That's very historical actually. It's why tribal wars are so frequent amongst nomadic pastoralists, because they lack good grassland and water. It's also very common that two groups fight, exhaust themselves and a third party takes them both out. It truly adds to the flavour.
There is an option in the game that says "random personalities". I wonder if it is possible to do it even better - randomize the personalities, then randomly assign them "normal AI" or "aggressive AI". Now you don't even know whether you should rush or not. And if the aggressive AI's all win or all lose, that's even better. You conquer 2 neighbours, you have someone that conquered 3 on the other continent.
Why do so many people assume that the decision to rush is so heavily based upon AI settings? I think it's got a lot more to do with your start and your game in general. For example, if you found out after animal husbandary that you settled your capital right on top of horses, I'm rushing the hell out of my neighbour, aggressive AI or not.
Except the flavour is the kind that leaves a bad aftertaste in your mouth...
I'm not going to argue with the generalization you make, but I must say that there a lot of things that are historically accurate that would make the game suck if added. For one, which civilization really chooses what to research like that? If we're to be historically accurate, techs should come at random and at different intervals, especially in the early game. Some will never get certain vital techs at all. How's it like to be stuck with no BW or AH until someone comes and takes you out?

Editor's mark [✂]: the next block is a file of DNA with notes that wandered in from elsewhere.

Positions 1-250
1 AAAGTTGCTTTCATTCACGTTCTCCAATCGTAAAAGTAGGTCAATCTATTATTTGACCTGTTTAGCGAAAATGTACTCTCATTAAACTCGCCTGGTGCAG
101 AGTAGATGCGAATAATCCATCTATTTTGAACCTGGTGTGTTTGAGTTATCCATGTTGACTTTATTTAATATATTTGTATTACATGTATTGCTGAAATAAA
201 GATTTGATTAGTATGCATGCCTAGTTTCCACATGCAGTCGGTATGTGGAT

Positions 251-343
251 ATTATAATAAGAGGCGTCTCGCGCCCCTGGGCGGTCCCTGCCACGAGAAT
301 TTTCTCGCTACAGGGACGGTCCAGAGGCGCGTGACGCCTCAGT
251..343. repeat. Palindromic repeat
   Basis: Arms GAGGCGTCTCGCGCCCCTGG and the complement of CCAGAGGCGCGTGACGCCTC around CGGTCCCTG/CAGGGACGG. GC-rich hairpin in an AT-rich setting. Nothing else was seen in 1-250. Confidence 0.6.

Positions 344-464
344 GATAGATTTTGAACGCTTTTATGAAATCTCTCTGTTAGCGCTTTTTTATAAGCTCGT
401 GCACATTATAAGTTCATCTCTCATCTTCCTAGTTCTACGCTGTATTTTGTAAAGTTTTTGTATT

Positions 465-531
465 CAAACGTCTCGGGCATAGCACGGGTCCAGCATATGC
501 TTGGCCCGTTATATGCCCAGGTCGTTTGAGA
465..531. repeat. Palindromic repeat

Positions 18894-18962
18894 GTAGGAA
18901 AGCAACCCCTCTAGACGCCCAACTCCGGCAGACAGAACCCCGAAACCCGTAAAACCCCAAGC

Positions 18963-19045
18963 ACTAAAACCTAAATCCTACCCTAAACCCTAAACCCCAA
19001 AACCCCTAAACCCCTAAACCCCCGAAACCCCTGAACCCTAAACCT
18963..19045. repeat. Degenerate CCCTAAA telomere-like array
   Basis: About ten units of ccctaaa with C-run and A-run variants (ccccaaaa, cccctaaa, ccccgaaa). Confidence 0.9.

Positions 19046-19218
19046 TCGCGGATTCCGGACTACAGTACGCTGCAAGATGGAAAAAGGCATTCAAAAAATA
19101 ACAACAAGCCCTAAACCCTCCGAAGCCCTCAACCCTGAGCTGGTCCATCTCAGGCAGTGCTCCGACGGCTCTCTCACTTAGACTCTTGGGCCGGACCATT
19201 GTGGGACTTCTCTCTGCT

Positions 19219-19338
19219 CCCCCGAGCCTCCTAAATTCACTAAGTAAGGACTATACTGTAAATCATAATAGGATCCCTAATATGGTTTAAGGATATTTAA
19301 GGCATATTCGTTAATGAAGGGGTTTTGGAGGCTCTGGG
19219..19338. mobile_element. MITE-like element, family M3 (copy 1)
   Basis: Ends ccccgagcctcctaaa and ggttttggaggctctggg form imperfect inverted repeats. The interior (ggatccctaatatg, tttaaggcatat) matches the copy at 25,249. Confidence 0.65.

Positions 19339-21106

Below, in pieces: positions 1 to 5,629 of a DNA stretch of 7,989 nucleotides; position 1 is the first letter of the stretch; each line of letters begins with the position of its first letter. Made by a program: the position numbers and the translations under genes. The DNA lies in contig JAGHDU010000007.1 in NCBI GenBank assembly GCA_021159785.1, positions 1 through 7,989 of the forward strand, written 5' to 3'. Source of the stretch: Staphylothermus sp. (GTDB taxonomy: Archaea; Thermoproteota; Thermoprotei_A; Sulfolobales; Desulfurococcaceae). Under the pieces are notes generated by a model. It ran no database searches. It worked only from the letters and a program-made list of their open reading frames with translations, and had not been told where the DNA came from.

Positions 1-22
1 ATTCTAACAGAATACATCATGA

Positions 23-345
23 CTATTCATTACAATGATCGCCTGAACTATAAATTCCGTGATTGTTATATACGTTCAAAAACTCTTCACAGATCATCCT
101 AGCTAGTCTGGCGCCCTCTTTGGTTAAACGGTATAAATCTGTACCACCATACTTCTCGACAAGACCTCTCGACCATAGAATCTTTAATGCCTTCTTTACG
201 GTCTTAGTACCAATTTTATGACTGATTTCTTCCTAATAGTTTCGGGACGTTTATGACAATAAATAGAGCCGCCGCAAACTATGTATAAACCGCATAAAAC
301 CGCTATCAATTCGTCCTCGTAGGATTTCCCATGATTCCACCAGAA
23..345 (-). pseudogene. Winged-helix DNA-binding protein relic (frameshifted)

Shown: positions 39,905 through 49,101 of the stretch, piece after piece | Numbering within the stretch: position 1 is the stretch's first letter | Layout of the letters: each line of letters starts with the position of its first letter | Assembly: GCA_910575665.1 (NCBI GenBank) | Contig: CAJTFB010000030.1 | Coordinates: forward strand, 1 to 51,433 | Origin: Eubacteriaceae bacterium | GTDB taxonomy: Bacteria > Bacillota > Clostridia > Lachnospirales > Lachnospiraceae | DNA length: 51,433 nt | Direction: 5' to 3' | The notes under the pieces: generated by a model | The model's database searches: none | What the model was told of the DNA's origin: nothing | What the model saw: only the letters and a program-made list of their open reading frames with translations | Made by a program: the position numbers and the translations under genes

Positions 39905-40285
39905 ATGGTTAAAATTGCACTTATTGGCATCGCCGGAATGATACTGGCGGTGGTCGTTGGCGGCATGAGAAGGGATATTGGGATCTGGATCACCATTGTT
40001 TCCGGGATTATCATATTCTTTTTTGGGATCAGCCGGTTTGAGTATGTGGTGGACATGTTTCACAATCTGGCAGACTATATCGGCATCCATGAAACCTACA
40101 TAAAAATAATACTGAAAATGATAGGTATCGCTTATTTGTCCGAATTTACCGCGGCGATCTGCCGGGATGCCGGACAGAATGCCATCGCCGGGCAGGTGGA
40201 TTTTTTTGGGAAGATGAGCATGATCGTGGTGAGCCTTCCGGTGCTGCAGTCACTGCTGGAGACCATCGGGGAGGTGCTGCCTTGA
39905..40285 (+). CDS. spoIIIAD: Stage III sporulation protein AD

I thought the AI gets strategic resources by default in the higher levels? And, heck, if I knew I started with a couple of archers and my neighbour with only 1 warrior or none at all, I'd rush the hell out of him.
Actually, to be able not only to set aggAI for individual AIs, but also individual difficulty would further the game quite a bit. A diety AI next to a monarch AI would pose a bigger problem than two deity AIs, as the deity AI would quickly get the upper hand.
I always play with AGG AI, and yesterday i tried to play with the normal AI, and the difference was too big. In normal AI the player can be relaxed because the AI probably doesn't declare war many times, however, in AGG AI any AI can attack you with many troops.
Yesterday, France attack me in normal AI, and he has a very poor army, while AGG AI has a huge army.
I think that the difference in the difficulty is too evident. I play in noble.